“The teachers I know don’t want to walk away — but too many of them are running on empty. In this report, you will hear the raw, insightful voices of classroom teachers from across the state. I encourage schools, districts, parents, and communities to listen to those voices and the actionable strategies and solutions they present,” said Goldman in a statement.
The Teacher Burnout Task Force grew out of a 2015 Georgia Department of Education survey of more than 53,000 teachers in which 66.9% said they were “unlikely” or “very unlikely” to encourage high school graduates to pursue teaching.
The task force included the 10 finalists for 2022 Georgia Teacher of the Year, along with classroom-teacher representatives from the Professional Association of Georgia Educators, Georgia Association of Educators, and Educators First. Meetings of the task force were overseen by the University of Georgia’s Carl Vinson Institute of Government, which also compiled the report.
Teachers shared a wide range of views, starting with testing. Typical of the responses: “The time taken out of instructional time to administer assessments causes precious teaching time to be cut short; therefore, students aren’t receiving the instruction they need.”
Another theme in the report: Too little time. “The workload is nearly impossible to tackle during the hours we are actually at the school. So many of us have to ‘volunteer’ our time simply to do what is required of us.”
And those demands worsened with the pandemic, where teachers said the push to “return to normal” came with an unrealistic expectation that student learning and achievement should immediately return to pre-pandemic levels without giving them the time, support, resources, and compassion to meet students at their current academic level.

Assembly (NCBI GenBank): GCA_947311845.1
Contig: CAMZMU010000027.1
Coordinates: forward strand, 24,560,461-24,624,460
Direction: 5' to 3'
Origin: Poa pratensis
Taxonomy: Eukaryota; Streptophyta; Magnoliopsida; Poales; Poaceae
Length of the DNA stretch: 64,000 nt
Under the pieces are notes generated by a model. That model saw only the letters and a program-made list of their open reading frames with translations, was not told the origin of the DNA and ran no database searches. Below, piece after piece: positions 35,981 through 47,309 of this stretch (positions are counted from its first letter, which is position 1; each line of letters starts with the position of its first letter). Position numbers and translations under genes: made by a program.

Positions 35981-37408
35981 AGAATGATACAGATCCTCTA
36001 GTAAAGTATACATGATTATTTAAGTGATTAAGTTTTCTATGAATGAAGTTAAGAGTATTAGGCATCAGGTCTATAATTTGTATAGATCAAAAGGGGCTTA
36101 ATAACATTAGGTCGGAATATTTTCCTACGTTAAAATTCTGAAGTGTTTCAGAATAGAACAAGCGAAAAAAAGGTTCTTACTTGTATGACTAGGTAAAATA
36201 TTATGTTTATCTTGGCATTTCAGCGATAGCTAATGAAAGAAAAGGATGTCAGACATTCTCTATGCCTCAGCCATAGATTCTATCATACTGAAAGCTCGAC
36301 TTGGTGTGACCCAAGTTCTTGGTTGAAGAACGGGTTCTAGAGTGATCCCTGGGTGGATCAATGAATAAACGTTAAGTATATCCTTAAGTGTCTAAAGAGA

Here are the key areas of concern identified by the task force:
• Assessment: While high-stakes testing requirements have been reduced at the state level to be more in line with federal testing requirements, the number of district-level tests has increased. The state, local school districts, and school leaders should work collaboratively to inventory, evaluate, and reduce tests and preserve instructional time.
• Preserving and Protecting Time: Making up for lost in-person instructional time due to the pandemic is essential to the state’s academic recovery. Teachers’ planning and instructional time must be treated as sacred for this recovery to be successful and effective going forward.
• Pressures and Unrealistic Expectations: Teachers have long faced unrealistic expectations that ultimately hinder student achievement. Coming out of the pandemic, the desire to “return to normal” has also come with an unrealistic expectation that student learning and achievement immediately return to pre-pandemic levels, without giving teachers the time, support, resources, and compassion to meet their students where they are.
• Teacher Voice and Professional Growth: Teachers serve on the front lines and directly impact the learning of students. The state, local school districts, and school leaders should work collaboratively to reimagine an educational system that engages teacher voice and treats teachers as professionals.
• Mental Health and Wellness: Just as it created stress on students and families, the pandemic both contributed additional stressors and exposed existing stressors on, and nonacademic barriers to, teachers and their work. The state, local school districts, and school leaders should work collaboratively to provide a stable and supportive environment where teachers and teacher morale are valued.